TOKYO/BERLIN -- China loomed large as Japan and Germany discussed stepping up security cooperation in the Indo-Pacific, possibly including joint exercises this summer, at their first "two-plus-two" meeting of foreign and defense ministers Tuesday.
Japanese Foreign Minister Toshimitsu Motegi warned of increasing Chinese military activity in the Indo-Pacific. "Owing to unilateral efforts to change the status quo by force, we can no longer rely on the assumptions that have supported peace and stability in the international community," he said.
European countries including Germany have been distancing themselves from China as it tightens its grip in Hong Kong and Xinjiang. Japan and the U.S. are eager to enlist their cooperation toward a "free and open Indo-Pacific" to counter Beijing's expanding military and economic footprint in the region.
"So that Germany and Europe can continue to help actively shape the world of tomorrow, we must strengthen our engagement in Asia in particular, where important global decisions for the future will be made during this century," German Foreign Minister Heiko Maas said.
"Cooperation with Japan plays an important role in this regard, because Japan is a key partner of Germany in efforts, based on shared values, to promote multilateralism, the rule of law and human rights," he said.
Japanese Defense Minister Nobuo Kishi and German counterpart Annegret Kramp-Karrenbauer also took part in Tuesday's meeting via videoconference.
The two sides discussed conducting joint naval exercises when Germany sends a navy frigate to the Indo-Pacific as early as summer. The frigate is expected to make port in Japan as part of the tour.
The move is highly unusual for Germany, which has no territory in the Asia-Pacific. Though Germany has sent naval vessels to the region before to promote goodwill, it has never done so for overtly security-related reasons, according to Japan's Ministry of Defense.
At Tuesday's virtual meeting, both sides shared serious concerns over the Chinese crackdown in Hong Kong, as well as human rights abuses against the Uyghur minority in the Xinjiang region.
The two-plus-two dialogue is the latest signal from Germany of its growing interest in the Indo-Pacific. In the U.S., the Biden administration is eager for greater European involvement to promote a rules-based order in the region amid concerns that Washington by itself cannot check the Chinese military presence in the region.
Germany is the third European country to set up a two-plus-two framework with Japan, after the U.K. and France.
Japan and the U.K. expressed shared concerns over the situation in Hong Kong at their last two-plus-two talks this February. The U.K. will send the HMS Queen Elizabeth aircraft carrier to the Indo-Pacific by year-end for joint drills with Japan's Maritime Self-Defense Force.
Japan and France have not held a two-plus-two meeting since 2019. There is a growing push to revive the dialogue within the Japanese government, especially after France said in February that it had sent a nuclear attack submarine to the South China Sea.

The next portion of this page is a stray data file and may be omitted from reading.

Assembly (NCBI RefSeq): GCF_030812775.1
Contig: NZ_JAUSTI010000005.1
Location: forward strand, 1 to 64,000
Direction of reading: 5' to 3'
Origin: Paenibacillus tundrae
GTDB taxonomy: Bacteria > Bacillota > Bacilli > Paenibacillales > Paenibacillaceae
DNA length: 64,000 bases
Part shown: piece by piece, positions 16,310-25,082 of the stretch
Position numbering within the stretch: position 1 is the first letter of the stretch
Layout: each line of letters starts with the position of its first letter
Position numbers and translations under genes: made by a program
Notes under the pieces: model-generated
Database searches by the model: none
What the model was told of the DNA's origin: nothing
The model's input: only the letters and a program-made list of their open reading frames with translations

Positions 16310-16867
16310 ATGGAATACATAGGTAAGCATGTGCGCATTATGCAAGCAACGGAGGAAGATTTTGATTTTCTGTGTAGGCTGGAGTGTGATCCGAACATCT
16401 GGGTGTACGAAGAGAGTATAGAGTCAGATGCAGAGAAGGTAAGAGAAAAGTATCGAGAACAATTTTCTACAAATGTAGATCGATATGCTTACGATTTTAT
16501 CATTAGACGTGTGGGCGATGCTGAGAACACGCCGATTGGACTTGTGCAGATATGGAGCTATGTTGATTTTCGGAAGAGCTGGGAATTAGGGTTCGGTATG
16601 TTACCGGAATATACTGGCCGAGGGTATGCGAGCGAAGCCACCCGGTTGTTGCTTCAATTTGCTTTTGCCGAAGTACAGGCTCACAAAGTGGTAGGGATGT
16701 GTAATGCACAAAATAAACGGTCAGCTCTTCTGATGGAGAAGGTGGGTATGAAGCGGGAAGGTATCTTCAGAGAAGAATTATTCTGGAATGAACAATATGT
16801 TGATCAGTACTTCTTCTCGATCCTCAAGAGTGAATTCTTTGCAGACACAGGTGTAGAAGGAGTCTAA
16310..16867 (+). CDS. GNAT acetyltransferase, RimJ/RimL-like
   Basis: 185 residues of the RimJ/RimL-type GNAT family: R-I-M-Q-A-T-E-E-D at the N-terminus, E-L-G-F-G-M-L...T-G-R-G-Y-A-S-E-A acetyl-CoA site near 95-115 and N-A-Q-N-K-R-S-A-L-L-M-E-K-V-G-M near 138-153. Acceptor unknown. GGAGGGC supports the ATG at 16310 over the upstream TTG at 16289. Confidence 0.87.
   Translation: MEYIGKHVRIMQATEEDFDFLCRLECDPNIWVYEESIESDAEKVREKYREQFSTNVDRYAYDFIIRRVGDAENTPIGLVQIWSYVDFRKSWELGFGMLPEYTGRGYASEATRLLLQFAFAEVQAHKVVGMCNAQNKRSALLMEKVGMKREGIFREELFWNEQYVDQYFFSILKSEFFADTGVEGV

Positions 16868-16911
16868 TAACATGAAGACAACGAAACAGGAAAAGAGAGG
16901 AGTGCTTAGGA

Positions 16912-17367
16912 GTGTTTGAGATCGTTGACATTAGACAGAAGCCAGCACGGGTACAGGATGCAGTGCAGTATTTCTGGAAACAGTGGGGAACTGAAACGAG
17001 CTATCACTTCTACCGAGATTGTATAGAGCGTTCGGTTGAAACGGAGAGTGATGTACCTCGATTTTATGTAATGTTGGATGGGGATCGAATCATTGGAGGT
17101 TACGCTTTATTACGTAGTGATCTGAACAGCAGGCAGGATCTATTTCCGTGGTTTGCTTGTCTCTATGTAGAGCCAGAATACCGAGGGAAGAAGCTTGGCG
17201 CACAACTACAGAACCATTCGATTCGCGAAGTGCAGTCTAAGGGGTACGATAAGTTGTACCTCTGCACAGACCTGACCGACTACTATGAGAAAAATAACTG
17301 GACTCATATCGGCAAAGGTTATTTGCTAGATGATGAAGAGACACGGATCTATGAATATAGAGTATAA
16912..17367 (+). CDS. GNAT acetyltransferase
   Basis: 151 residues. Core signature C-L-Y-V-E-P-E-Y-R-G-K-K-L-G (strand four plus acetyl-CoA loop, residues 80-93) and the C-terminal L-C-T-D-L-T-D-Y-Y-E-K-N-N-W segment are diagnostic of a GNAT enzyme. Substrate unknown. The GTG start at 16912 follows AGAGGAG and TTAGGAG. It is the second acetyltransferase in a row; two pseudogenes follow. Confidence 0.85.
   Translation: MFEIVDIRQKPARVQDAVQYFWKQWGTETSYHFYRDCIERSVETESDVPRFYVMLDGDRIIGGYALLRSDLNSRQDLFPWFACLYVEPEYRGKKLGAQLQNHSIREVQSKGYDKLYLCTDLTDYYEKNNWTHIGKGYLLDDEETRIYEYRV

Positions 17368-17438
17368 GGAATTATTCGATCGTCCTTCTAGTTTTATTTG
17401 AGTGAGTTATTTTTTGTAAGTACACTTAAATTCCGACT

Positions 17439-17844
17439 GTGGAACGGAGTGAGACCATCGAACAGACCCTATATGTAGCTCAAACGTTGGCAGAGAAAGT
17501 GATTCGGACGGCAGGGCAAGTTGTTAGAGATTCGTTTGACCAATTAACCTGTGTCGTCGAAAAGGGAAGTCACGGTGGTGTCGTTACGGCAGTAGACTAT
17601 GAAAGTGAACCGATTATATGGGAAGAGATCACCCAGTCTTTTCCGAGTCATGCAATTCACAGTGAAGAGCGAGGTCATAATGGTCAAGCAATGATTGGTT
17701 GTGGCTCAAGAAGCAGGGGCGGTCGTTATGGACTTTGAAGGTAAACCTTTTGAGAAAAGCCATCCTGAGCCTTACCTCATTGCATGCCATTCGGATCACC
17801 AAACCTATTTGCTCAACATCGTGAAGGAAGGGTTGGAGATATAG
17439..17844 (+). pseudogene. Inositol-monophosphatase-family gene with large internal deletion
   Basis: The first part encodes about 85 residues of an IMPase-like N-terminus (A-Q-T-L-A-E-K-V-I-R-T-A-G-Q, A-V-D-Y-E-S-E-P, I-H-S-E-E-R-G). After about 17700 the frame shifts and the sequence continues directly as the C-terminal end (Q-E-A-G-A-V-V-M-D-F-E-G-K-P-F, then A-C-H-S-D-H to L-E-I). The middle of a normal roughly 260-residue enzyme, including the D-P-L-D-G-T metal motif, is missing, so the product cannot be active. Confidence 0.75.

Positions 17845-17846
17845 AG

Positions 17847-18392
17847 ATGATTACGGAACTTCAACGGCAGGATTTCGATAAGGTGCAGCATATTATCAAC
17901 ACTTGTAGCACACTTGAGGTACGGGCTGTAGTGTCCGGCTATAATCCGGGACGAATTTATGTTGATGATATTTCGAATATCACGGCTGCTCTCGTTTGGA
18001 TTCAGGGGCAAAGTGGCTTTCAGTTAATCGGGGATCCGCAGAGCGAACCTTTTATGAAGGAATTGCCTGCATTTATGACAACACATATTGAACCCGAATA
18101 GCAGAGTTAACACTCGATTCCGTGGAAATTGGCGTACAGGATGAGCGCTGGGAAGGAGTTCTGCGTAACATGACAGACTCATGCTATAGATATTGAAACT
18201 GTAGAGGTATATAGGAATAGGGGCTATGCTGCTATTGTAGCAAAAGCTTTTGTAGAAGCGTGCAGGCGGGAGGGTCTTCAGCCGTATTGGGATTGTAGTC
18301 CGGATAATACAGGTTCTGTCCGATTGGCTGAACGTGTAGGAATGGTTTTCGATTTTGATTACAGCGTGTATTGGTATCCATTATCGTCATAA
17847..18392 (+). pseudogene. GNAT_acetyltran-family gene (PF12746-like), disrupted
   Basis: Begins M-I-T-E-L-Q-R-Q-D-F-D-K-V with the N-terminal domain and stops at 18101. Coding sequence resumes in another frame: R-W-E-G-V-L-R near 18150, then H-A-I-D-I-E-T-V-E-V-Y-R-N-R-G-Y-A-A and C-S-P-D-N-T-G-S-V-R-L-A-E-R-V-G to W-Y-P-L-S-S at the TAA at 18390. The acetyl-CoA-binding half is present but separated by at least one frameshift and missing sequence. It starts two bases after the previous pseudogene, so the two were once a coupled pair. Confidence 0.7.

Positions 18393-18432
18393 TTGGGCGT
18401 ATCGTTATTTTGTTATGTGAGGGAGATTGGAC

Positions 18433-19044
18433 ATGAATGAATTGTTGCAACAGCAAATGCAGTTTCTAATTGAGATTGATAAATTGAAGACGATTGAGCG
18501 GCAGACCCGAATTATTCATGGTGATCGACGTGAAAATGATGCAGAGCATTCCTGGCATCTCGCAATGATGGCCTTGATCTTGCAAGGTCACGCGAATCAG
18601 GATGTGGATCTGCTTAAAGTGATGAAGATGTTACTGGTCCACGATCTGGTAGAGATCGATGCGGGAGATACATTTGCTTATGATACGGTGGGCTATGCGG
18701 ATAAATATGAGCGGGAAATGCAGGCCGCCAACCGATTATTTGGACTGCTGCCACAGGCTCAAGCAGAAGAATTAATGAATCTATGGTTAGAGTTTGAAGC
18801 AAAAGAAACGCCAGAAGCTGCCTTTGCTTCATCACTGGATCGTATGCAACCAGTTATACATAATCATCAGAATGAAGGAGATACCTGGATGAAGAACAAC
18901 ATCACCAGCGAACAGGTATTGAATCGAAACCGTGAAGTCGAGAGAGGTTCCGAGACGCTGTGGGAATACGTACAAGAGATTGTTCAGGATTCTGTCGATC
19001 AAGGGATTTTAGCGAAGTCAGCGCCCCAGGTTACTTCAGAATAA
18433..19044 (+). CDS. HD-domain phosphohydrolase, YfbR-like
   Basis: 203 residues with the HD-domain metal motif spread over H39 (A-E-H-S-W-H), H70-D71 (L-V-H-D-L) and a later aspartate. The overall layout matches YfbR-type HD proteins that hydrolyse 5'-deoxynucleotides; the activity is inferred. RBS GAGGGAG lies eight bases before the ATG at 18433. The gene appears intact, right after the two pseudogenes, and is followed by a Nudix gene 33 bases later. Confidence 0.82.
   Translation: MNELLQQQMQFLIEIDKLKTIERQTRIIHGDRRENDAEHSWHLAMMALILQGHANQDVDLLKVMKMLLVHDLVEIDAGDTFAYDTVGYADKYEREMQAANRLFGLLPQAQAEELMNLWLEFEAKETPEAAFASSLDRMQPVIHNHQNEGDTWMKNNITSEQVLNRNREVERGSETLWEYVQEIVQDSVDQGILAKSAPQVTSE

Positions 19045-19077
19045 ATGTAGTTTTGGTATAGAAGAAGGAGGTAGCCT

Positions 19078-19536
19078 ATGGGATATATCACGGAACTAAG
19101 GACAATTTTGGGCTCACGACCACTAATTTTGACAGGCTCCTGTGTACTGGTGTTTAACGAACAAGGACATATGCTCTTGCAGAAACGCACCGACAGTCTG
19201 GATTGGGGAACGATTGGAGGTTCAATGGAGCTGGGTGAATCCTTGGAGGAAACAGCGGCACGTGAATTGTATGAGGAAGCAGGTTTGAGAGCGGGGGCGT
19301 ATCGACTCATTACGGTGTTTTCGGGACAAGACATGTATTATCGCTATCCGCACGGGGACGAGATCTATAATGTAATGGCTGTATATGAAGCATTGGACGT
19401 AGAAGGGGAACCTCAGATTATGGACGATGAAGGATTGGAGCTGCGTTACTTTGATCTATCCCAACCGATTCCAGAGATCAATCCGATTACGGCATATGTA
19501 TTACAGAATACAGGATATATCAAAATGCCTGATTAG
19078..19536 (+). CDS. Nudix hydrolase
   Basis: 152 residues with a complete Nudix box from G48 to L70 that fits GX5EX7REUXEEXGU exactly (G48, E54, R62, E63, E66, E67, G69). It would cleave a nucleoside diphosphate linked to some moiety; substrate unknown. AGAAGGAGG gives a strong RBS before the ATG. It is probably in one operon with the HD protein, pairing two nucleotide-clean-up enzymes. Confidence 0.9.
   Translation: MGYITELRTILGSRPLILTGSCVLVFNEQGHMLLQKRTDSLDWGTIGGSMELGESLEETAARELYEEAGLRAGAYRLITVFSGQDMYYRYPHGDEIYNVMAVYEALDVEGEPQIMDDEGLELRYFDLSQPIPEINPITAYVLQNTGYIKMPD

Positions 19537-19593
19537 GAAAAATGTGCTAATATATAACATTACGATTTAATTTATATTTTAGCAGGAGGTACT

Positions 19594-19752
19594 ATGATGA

European countries are growing increasingly wary of Beijing's rise.
The U.K. has been placing a greater focus on Chinese human rights issues under Conservative Party Prime Minister Boris Johnson, departing from the warm bilateral ties under predecessor David Cameron. It is especially critical of China detaining pro-democracy activists in former British colony Hong Kong despite previously agreeing to grant the city a high level of autonomy after its handover.
Chinese economic clout in Asia is a concern as well, particularly as Britain turns to the market following its exit from the European Union. China "presents the biggest state-based threat to the U.K.'s economic security," the British government. said in a defense review published in March.
The U.K. has applied to join the Comprehensive and Progressive Agreement for Trans-Pacific Partnership, the trade pact known as the TPP-11, which increasingly serves as a balancing force against China in trade.
Germany and France have criticized China over not only Hong Kong, but also the Uyghurs and its own early downplaying of the coronavirus.
Speaking to the United Nations General Assembly last September, French President Emmanuel Macron called for a U.N.-backed mission to Xinjiang. German Chancellor Angela Merkel considers China a "systemic" rival, given their differing political structures.
Germany also worries about Chinese attempts to acquire companies with cutting-edge technologies.
"The U.K., Germany and France believe they need to work with Japan and other countries with which they share common values in order to send a political message," said University of Tokyo professor Yuichi Morii, an expert in German politics.
But European countries do not want to lose access to China's 1.4 billion consumers. Volkswagen sells roughly 40% of its new vehicles in China. Their geographic distance from the country means Beijing does not pose as much of a direct security threat as it does to Japan, for example.
Merkel stressed the importance of dialogue to Chinese President Xi Jinping in their April 7 phone call. Japan and the U.S. will likely need to bolster diplomatic efforts to keep Europe on board should tensions with Beijing start to weigh on its economy.
Additional reporting by Yusuke Nakajima in London and Togo Shiraishi in Paris.